Another West Wing departure leaves Kushner taking point on Middle East peace

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President Donald Trump announced White House Middle East peace envoy Jason Greenblatt is leaving the administration, essentially handing presidential son-in-law Jared Kushner the task of completing an Israeli-Palestinian peace plan.

“Jason has been a loyal and great friend and fantastic lawyer……..His dedication to Israel and to seeking peace between Israel and the Palestinians won’t be forgotten. He will be missed,” Trump tweeted in announcing Greenblatt’s departure.

Greenblatt and Kushner released the economic part of a Middle East peace plan earlier this year that was immediately rejected by Palestinian leaders and congressional Democrats; Republican members were notably silent about the blueprint.

The White House has yet to make public its more tricky political peace plan, which must lay out resolution to myriad thorny issues.

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Greenblatt’s departure means Kushner is expected to take the point position on completing the political plan.

A White House official said “a few other people will also be working on it,” and did not dispute that the State Department’s Avi Berkowitz is expected to take on a bigger role in helping Kushner with the complex policy portfolio.

“Jason has done a tremendous job leading the efforts to develop an economic and political vision for a long sought after peace in the Middle East,” Kushner said in a statement provided by the White House. “His work has helped develop the relationships between Israel and its neighbors as he is trusted and respected by all of the leaders throughout the region.”

The White House’s final Middle East plan is expected to exclude a call for a so-called “two-state solution” that would create an independent Palestinian state alongside Israel.

“In my decades working on this issue, I have yet to see any plan other than the two-state solution that would ensure that Israel remains both majority Jewish and democratic, and addresses and advances the rights and the dignity of the Palestinian people,” House Foreign Affairs Chairman Eliot L. Engel, D-New York, said in June.

Engel and other Democrats are concerned the White House’s final Middle East blueprint will fall far short of a two-state solution. What Kushner and Greenblatt have been cobbling together is a plan under which the Palestinians would get what would amount to a rump state: It reportedly would lack full sovereignty, but Palestinians would receive economic development assistance in Gaza and parts of the West Bank. On the other hand, Israel would maintain control of Jerusalem and most — if not all — of its settlements.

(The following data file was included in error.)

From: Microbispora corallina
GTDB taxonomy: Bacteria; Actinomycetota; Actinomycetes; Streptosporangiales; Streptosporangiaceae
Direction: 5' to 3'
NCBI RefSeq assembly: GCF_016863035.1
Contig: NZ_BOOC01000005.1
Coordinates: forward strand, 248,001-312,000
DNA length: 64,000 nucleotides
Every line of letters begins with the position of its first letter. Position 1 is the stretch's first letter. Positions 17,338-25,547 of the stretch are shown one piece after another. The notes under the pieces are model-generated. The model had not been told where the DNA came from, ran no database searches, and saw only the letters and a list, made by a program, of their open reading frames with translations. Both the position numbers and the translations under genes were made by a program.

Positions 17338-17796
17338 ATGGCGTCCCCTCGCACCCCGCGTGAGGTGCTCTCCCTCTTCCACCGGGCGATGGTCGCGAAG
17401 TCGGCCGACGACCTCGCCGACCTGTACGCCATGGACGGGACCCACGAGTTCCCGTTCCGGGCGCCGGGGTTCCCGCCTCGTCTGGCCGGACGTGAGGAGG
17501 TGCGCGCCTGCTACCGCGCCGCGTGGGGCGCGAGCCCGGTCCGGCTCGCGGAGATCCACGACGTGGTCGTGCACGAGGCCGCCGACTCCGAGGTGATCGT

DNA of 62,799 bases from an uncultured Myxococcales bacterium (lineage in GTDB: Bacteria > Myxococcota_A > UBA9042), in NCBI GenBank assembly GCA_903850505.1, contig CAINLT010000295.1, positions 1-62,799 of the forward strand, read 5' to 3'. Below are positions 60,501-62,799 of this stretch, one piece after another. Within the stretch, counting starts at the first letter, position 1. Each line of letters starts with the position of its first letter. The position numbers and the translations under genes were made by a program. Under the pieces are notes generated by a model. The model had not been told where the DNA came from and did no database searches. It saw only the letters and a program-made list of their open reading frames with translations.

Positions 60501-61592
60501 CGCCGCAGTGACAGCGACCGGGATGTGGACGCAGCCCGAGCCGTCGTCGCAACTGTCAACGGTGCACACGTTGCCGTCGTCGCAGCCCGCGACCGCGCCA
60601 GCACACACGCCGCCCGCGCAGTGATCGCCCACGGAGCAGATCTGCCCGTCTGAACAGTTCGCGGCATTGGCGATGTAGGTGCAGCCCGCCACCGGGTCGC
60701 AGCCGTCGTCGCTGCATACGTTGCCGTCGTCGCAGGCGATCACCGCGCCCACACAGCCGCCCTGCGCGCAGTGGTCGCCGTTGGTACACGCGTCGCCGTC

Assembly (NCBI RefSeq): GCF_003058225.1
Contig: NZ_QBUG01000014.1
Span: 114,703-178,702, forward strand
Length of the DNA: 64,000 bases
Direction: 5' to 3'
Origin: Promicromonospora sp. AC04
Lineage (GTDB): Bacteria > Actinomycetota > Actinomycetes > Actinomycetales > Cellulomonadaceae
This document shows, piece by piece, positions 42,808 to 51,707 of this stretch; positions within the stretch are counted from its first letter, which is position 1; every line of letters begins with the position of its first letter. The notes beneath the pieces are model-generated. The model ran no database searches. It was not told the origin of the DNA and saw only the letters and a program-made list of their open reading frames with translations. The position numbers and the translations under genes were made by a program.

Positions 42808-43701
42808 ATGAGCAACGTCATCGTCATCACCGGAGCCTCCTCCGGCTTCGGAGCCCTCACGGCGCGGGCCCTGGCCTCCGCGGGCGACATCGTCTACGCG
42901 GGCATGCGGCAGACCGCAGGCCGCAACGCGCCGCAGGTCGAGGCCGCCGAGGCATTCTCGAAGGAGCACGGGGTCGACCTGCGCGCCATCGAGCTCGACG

The Palestinians have roundly rejected what details of the peace plan the White House has released or leaked, and most countries in the region have been cool to the plan’s outlines.

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Greenblatt is the latest high-level official to leave Trump’s White House or administration.

Presidential historian Martha Joynt Kumar and analysts at the Brookings Institution both have called the 45th president’s staff turnover rate historically high.

“Changes can have some clear downsides,” according to Brookings’ Kathryn Dunn Tenpas. “Turnover … deprives the White House of the previous incumbent’s personal relationships. While a replacement may be able to reclaim those relationships, or at least some of them, to the degree the relationships cannot be replaced, too much turnover can be a hindrance for a new administration and its pursuit of policy goals.

“Finally, a high-level departure may have a domino effect, since some or all of those who worked most closely with the departing staff member often leave as well, voluntarily or otherwise,” she wrote in a white paper. “One high-level departure can result in two, three, or more staff members following suit.”

Amid a steady exodus of key officials since he took office that has resulted in a slew of acting senior officials and vacancies, Trump last year said this: “At a certain point everyone sort of leaves, you have to leave. I’m sort of just standing like a ship, just keep going, bing, bing.”

Rachel Oswald contributed to this report.

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